“Papa, don’t let him destroy the castle. Please!”

“But that’s how the story goes.”

“No, you can change the story, can’t you?”

Andrius sucked in a breath. He gave his tears to the sea and tried to find a smile, but inside, his heart clenched tight. He nodded.

No matter the risk.

The magic stretched within him, filling his limbs with strength. He pushed it out, farther than he’d allowed in years. It made Laurita’s skin shine, stripping the pallor of grey. She laughed, high and crystal clear.

The water rippled again. Perkūnas’s frown disappeared into a smile. The amber palace gleamed. A fish swam close, its scales a brilliant crimson, and Laurita reached out to touch its fin. It swam back around and let her touch it again. Jūratė let go of Kastytis and swam over to the bed, offered Laurita a smile and her hand.

“Papa, is it okay?”

“Yes, I think it is.”

The magic grew and grew. Jūratė took Andrius’s hand as well and tugged them down into the water, toward the castle.

“Can we go in?” Laurita whispered.

Jūratė nodded. She swam between them as they walked up the amber steps into a room with an arched ceiling. The floor was a circular mosaic of amber in varying shades. The walls, thin sheets of amber the color of honey fresh from the comb.

“Papa, it’s the most beautiful thing ever.”

Footsteps thumped in the hall, and his heartbeat quickened.

Not yet. Please, not yet.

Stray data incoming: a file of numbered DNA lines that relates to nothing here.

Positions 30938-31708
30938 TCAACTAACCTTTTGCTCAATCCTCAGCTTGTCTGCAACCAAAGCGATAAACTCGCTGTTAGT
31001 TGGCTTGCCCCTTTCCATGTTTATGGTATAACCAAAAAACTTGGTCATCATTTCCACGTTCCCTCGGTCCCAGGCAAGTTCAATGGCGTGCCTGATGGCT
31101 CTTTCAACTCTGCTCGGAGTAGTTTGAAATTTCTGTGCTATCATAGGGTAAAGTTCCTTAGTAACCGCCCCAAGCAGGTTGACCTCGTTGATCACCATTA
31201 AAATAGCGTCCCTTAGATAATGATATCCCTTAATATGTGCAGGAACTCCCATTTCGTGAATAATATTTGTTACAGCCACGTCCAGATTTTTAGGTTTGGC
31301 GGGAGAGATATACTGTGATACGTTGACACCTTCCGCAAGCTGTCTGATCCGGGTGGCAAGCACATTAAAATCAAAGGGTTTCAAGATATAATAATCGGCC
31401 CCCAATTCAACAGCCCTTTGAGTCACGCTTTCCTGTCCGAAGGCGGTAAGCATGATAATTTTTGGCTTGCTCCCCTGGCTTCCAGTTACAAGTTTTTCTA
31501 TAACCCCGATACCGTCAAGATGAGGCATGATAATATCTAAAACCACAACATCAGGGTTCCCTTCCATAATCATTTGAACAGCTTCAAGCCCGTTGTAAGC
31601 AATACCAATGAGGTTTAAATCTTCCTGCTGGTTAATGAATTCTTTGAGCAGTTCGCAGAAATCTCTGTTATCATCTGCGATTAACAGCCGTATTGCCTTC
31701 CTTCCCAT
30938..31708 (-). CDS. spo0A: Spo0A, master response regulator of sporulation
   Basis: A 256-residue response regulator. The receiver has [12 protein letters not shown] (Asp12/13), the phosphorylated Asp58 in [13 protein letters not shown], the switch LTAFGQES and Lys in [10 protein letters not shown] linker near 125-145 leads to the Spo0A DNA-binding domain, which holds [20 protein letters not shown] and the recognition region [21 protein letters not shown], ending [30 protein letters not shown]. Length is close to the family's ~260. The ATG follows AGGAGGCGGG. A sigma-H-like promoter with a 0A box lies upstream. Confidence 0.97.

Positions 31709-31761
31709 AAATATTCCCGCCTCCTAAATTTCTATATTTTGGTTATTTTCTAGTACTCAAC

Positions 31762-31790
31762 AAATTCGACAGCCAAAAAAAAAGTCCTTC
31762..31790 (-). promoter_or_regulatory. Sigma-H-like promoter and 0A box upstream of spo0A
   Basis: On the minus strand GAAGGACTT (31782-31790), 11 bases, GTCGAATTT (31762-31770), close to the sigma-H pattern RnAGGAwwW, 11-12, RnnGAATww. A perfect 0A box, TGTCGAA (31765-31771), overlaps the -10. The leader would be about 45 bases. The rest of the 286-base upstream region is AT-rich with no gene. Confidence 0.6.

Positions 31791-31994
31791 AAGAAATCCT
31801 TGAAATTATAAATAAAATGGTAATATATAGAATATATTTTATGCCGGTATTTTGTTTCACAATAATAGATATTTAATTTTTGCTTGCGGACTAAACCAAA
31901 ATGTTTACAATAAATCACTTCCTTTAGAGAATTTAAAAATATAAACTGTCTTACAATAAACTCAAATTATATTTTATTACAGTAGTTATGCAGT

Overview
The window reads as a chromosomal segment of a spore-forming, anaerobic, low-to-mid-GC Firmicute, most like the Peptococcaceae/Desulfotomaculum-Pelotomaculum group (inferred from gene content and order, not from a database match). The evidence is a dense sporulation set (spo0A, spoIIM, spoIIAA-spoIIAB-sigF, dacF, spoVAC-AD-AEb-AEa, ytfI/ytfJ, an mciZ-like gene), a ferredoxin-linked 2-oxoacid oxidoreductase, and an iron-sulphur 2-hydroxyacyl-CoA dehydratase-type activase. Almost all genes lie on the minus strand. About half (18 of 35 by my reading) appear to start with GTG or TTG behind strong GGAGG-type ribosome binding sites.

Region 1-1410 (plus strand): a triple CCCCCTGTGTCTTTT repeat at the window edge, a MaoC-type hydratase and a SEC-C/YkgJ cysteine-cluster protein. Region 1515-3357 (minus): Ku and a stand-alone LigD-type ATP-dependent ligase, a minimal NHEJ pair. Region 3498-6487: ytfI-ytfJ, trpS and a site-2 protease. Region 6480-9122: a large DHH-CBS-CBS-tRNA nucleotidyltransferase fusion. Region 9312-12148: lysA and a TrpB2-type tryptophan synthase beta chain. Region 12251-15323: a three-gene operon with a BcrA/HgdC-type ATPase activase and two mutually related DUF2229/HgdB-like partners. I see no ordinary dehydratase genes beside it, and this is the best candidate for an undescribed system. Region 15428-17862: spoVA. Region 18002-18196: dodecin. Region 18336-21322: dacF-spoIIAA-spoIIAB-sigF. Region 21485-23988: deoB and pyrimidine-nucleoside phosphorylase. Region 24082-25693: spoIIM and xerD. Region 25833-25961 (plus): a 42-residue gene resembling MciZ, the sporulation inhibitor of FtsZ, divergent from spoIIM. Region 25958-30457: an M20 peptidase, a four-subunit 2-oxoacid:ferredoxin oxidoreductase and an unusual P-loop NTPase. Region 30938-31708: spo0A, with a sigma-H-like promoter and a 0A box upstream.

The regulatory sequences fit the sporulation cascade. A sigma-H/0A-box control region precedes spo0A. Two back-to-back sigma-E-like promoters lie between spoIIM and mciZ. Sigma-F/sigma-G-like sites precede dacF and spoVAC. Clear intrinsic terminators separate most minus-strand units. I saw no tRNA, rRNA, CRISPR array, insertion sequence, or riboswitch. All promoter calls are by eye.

“I love you, my princess.”

Voices rose in anger. Andrius looked over his shoulder. Through the magic, he could just make out the bedroom door.


“Everything is okay,” he said, forcing his voice to remain steady.

“Is it the soldiers?”


“But they said you could magic me a story, and it’s not finished yet.”

“I guess they changed their minds. I think they need me to go work with them for a little while.”

Jūratė let go of Andrius’s hand, but kept Laurita’s.

Andrius bent down in front of Laurita and brushed her hair back from her face. “But while I go and work with the soldiers, how would you like to stay here?”

“Could I?”

He looked up at Jūratė. She nodded.


“You won’t be gone a long time like Mama, will you?”

Jūratė leaned close, her voice soft and whispery like sea foam. “I will keep her safe.”

A fist banged on the door. He wrapped his arms around Laurita and kissed her cheeks.

“I don’t want you to go,” she said, her eyes filled with tears.

“I have to, my sweet girl, I have to, but I will see you soon. I promise.”

“I love you, Papa.”

“And I love you.”

With a knot in his chest, Andrius bowed his head. The smell of the sea vanished. The sound of the waves receded. And Laurita was gone. The pillow still held the shape of her head; the sheets, her body, but atop the blanket was a single piece of amber in the shape of a tear.

His last, and best, illusion.

He scooped it up and held it to his chest, rocking back and forth. Tears spilled down his cheeks. He held the tiny piece of magic tight and did not let go, not even when the barrel of a gun pressed against his temple.


  • Damien Angelica Walters

    Damien Angelica Walters is the author of Cry Your Way Home, Paper Tigers, and Sing Me Your Scars. Her short fiction has been nominated twice for a Bram Stoker Award and published in various anthologies and magazines, including the Shirley Jackson Award Finalists Autumn Cthulhu and The Madness of Dr. Caligari, World Fantasy Award Finalist Cassilda’s Song, Nightmare Magazine, and Black Static. She lives in Maryland with her husband and two rescued pit bulls. Find her on Twitter @DamienAWalters or on the web at